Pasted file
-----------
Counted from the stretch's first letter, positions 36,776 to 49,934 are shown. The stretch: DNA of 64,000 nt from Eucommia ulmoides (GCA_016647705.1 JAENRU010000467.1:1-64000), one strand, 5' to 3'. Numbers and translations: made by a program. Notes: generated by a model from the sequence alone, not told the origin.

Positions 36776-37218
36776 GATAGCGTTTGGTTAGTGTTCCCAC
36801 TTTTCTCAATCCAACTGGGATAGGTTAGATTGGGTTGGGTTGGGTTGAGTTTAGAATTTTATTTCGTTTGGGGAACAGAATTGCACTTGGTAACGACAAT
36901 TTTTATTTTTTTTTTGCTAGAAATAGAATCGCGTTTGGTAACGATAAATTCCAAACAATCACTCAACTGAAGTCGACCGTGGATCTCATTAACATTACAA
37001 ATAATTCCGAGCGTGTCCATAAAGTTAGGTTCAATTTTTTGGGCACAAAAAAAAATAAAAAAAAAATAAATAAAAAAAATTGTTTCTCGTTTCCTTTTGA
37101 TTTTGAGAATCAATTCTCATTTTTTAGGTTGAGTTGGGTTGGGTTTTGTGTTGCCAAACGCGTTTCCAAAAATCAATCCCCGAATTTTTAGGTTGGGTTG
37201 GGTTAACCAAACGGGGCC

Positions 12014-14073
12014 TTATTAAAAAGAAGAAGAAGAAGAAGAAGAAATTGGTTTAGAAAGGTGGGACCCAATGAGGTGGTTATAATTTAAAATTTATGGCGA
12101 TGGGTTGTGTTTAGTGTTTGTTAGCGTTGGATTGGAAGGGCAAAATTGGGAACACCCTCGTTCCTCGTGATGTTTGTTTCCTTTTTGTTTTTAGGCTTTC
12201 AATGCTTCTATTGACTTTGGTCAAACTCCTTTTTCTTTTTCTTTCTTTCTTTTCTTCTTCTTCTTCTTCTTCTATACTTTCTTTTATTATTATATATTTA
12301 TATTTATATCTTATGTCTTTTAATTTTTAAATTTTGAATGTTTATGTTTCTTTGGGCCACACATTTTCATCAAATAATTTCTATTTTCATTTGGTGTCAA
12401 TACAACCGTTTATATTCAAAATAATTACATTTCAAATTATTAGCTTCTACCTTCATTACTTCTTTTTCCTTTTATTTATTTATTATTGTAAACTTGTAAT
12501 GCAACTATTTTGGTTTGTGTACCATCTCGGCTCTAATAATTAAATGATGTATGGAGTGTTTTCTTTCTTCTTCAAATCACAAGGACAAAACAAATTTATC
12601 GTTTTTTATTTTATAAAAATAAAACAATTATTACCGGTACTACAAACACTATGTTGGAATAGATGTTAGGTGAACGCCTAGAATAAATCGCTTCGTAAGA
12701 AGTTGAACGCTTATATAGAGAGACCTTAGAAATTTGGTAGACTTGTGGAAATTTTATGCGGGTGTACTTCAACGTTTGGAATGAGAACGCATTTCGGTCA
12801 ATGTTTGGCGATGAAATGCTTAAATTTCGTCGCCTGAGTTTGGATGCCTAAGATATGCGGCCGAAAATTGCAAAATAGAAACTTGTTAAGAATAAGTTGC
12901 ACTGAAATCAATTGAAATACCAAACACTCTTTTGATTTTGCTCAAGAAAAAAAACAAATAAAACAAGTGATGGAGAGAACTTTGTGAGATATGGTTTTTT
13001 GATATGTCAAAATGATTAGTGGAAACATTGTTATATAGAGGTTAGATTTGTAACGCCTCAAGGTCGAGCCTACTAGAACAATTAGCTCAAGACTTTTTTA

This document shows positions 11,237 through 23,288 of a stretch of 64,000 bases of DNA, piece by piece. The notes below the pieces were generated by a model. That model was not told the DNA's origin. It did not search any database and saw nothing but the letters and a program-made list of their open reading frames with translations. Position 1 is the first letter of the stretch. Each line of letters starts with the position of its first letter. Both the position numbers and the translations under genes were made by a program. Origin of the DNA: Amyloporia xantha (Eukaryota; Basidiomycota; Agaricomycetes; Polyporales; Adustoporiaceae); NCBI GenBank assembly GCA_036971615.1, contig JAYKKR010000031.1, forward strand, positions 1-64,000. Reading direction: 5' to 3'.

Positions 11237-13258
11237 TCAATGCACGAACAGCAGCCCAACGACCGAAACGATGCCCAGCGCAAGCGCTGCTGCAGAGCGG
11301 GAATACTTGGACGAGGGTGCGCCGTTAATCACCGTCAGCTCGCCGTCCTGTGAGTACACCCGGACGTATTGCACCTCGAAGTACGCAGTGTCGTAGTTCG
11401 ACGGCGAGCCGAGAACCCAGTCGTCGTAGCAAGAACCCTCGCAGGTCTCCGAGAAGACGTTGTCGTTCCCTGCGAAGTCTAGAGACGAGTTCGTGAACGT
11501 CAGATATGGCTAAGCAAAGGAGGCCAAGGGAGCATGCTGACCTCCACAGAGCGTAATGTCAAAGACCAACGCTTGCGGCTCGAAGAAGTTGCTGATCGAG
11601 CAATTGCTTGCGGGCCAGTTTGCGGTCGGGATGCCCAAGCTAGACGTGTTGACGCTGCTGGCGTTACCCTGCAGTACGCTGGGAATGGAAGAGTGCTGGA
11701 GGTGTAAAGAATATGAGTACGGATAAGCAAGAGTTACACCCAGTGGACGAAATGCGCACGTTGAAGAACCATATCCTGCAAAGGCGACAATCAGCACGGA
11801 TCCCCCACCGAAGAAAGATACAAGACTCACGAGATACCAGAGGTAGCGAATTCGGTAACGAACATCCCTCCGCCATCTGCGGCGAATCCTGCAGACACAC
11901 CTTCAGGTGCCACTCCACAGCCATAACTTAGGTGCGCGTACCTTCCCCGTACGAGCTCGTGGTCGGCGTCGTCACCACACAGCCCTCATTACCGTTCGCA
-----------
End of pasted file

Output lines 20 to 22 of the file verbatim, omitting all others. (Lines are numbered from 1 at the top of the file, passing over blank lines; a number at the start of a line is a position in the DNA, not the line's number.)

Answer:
13001 GATATGTCAAAATGATTAGTGGAAACATTGTTATATAGAGGTTAGATTTGTAACGCCTCAAGGTCGAGCCTACTAGAACAATTAGCTCAAGACTTTTTTA

This document shows positions 11,237 through 23,288 of a stretch of 64,000 bases of DNA, piece by piece. The notes below the pieces were generated by a model. That model was not told the DNA's origin. It did not search any database and saw nothing but the letters and a program-made list of their open reading frames with translations. Position 1 is the first letter of the stretch. Each line of letters starts with the position of its first letter. Both the position numbers and the translations under genes were made by a program. Origin of the DNA: Amyloporia xantha (Eukaryota; Basidiomycota; Agaricomycetes; Polyporales; Adustoporiaceae); NCBI GenBank assembly GCA_036971615.1, contig JAYKKR010000031.1, forward strand, positions 1-64,000. Reading direction: 5' to 3'.

Positions 11237-13258